The fashion-tech unicorn with its billion-dollar valuation and ultrabuzz remains an elusive target.
But even though bottoms specialist Bonobos took a cut to its roughly $500 million valuation of 2014 last week to accept a $310 million buyout by Wal-Mart Stores Inc., there’s hope still in the fund-raising market.
It’s just the exit strategy has changed.
Whereas companies like Bonobos might once have dreamt of an initial public offering, there is a clearer road to a strategic deal where young companies can look to lend their cool and digital expertise to a retailer aiming to compete against Amazon (or they might even be able to sell to Amazon itself, which inked a megadeal to buy Whole Foods last week). Target Corp. has also proven to be on the prowl, having flirted with a takeover of mattress maker Casper before making an investment.
When the game is investing in quickly growing start-ups, the key is the exit; one reason the beauty industry is in the throes of such a vibrant mergers and acquisitions market is because private equity companies are scrambling to pick up names that can be developed and sold to the likes of The Estée Lauder Cos. Inc. or Unilever. (Beauty is also a more vibrant market at the moment). In tech-related fashion and other categories, when the hippest of the hip misstepped, they found their options limited and suffered mightily.
Nasty Gal fell into bankruptcy, Fab.com was sold for $15 million, and Gilt Groupe went from a $1 billion valuation to a $250 million deal with Hudson’s Bay Co. Although each flameout has been shaped by its own specifics, the start-up class can be expected to fare better when there’s someplace to graduate to.
“With a lot of these start-up valuations, there’s an irrational exuberance, there’s always this feeling like, ‘Hey, we struck gold,” said Manik Aryapadi, a principal in A.T. Kearney’s retail practice.
Aryapadi said Bonobos founder Andy Dunn, who will now oversee Wal-Mart’s digitally native vertical brands, did about as well as could be expected at the end when it came to price.
“I think it was fair,” Aryapadi said. “I would argue probably Wal-Mart paid a tad too much. I think they could have negotiated a better deal.”
More established companies are clearly feeling the need to do something to stay ahead or catch up in a rapidly changing market.
“Timing is of the essence and there’s a sense of urgency,” Aryapadi said. “There’s almost a sense of inevitability around these historically brick and mortar retailers.”
The old guard feels they have to move, hence Wal-Mart’s big acquisition push under the command of Jet.com’s Marc Lore, who sold his business to Wal-Mart and then bought Modcloth, Moosejaw and ShoeBuy before moving on to Bonobos.
Others retailers have gobbled up cool up-and-comers as well, such as Neiman Marcus with MyTheresa and Nordstrom with a series of investments, including a stake in Bonobos. But these deals have had a mixed record. The debt-laden Neiman Marcus shuttled MyTheresa off into a separate subsidiary for balance-sheet reasons and Nordstrom wrote off $197 million of the goodwill tied to Trunk Club.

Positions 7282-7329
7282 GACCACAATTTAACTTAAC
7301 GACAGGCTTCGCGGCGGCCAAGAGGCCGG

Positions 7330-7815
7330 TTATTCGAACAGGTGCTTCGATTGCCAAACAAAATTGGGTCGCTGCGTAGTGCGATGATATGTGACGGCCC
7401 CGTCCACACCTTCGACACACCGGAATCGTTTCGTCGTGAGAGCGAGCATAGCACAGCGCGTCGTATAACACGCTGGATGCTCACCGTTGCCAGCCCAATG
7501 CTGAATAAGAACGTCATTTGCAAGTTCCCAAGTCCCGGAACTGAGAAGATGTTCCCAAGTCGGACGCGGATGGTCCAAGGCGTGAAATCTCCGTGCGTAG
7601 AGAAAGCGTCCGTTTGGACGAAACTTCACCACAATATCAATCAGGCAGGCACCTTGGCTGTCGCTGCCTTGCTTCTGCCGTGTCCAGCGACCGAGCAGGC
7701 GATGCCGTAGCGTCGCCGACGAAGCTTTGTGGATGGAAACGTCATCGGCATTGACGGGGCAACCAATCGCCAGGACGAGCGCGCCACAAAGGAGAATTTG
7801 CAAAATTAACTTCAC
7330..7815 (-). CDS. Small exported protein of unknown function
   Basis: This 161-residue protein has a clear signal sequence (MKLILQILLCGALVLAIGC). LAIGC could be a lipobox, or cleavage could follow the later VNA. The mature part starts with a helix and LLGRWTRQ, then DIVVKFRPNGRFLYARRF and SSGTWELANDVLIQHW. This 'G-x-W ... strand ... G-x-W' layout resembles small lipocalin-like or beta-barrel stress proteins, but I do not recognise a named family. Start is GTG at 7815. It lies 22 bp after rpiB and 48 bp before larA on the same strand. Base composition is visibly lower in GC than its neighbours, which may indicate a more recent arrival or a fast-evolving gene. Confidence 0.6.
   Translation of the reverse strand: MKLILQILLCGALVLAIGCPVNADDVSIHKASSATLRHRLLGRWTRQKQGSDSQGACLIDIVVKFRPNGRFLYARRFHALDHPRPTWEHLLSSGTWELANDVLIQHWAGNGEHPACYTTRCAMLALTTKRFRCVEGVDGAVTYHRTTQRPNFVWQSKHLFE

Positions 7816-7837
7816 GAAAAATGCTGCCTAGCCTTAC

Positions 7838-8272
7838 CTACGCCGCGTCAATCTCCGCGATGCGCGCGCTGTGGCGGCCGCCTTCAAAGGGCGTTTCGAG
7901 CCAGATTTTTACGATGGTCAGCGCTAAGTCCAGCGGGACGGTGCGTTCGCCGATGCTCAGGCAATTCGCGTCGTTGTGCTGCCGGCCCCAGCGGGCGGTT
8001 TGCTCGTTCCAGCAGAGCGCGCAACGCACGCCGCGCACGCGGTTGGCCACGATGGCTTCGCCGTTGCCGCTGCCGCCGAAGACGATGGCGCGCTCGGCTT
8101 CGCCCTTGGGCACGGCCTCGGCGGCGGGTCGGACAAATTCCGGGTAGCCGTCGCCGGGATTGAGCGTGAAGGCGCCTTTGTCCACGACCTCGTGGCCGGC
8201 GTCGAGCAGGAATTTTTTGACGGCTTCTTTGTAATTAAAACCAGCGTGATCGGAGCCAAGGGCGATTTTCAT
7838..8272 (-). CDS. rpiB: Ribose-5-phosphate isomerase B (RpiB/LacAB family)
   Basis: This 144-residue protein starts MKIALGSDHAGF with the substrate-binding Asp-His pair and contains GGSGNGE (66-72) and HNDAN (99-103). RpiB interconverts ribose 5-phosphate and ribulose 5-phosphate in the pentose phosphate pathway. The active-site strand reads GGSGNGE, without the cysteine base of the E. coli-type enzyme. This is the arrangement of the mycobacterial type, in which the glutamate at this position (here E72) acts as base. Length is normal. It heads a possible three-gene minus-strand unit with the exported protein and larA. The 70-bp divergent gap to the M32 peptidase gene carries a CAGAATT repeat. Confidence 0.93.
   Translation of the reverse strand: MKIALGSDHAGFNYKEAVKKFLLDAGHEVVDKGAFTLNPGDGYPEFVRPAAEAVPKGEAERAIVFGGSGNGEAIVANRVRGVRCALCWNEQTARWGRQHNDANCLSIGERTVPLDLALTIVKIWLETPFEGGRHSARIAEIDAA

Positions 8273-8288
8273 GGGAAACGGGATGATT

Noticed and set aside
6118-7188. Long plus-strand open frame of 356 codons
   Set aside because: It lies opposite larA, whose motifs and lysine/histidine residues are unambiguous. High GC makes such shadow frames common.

The market might simply be changing too fast even when companies try their best to be nimble. Who knows what will be the next big thing on a given day? Omnichannel? Web rooms? Virtual reality? Augmented reality? Conversational commerce? Data-based retail?
“When someone comes in and disrupts the disruptor or competition comes in, it’s harder,” said investment banker William Susman, founder of Threadstone Partners.
“Bonobos was kind of tending like Gilt, where they were doing great, they were raising more money,” Susman said. “And effectively this [sale to Wal-Mart] was a down round. Why would anyone accept it? Number one, it’s down from such a silly high, the number is still attractive. Number two, they’re buying 100 percent. Sometimes these rounds are, ‘I raise $5 million on a billion-dollar valuation, it’s not really real.’ Bonobos and Gilt are good businesses, but to me they are feeling massive growing pains.”
Even if the deal-making continues, price expectations are definitely coming down, putting unicorn status of $1 billion farther out of reach. In part, that’s because they were never really reasonable, but based more on confluence of events that conferred sky-high tech valuations on fashion companies that were born of the tech world, but still relied on much of the push and pull of the garment trade, inventory and all.
Fashion companies looking for money today would also do well to have sales and profits.
“You cannot apply pure revenue multiples in this space and definitely not premium revenue multiples,” said investment banker Janki Lalani Gandhi, managing director at Lincoln International.
She said the rising fashion tech plays are “in that pivotal point in their business where they’re trying to figure out the right mix between online brick-and-mortar and then also their plan to profitability.”